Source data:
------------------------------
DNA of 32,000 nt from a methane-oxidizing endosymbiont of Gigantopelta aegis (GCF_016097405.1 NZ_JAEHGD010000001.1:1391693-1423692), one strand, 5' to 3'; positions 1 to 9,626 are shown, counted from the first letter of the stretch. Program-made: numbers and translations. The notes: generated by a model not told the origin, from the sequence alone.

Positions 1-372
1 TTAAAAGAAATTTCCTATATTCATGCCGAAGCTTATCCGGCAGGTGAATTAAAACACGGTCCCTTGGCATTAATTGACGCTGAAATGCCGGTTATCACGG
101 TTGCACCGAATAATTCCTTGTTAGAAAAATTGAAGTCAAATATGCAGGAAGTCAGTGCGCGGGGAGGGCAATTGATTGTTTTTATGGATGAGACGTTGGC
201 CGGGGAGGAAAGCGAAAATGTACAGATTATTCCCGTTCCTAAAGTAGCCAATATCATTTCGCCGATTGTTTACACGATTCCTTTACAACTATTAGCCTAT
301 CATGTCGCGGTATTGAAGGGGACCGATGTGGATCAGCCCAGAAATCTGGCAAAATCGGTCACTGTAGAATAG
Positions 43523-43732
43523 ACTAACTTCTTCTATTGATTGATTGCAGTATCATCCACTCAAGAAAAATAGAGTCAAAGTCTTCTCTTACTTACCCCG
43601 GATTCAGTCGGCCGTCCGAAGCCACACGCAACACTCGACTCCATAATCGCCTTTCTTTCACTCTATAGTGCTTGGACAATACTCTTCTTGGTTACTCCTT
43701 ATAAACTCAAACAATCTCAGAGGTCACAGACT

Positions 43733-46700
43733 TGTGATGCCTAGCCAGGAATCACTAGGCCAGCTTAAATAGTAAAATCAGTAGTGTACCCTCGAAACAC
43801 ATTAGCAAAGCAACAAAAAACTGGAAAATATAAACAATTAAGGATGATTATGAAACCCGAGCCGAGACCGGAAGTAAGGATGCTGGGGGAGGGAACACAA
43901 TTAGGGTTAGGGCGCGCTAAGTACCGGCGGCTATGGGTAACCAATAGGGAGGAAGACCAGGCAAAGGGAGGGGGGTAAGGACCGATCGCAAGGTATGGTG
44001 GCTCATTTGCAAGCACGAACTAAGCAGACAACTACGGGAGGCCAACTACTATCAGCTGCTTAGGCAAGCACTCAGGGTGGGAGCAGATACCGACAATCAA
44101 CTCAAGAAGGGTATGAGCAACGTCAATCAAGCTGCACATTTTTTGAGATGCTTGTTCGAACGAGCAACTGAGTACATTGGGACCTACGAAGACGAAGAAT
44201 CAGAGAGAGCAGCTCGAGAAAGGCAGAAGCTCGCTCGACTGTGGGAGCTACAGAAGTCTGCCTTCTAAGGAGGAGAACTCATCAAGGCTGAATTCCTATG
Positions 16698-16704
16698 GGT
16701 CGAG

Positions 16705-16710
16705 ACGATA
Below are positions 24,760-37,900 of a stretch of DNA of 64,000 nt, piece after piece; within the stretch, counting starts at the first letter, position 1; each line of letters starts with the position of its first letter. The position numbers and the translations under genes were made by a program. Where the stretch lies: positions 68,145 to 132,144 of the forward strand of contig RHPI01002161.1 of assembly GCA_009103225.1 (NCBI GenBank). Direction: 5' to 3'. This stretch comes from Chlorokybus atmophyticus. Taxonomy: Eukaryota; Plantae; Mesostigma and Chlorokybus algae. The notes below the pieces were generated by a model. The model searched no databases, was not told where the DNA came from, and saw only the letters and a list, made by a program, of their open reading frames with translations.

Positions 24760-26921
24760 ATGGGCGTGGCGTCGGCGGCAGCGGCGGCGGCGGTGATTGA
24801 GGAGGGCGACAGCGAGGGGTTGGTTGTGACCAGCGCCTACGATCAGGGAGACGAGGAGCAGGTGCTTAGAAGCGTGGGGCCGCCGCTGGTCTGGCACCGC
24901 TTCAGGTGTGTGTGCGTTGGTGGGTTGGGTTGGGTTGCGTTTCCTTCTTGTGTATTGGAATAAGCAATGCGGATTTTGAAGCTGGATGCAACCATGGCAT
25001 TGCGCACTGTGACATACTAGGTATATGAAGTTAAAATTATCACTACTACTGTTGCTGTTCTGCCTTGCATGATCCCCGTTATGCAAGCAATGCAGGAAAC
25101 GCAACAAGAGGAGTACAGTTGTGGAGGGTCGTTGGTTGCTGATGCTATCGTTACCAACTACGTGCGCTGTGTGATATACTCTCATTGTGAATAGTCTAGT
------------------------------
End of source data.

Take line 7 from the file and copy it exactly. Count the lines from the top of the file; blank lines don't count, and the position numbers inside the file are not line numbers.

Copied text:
Positions 43523-43732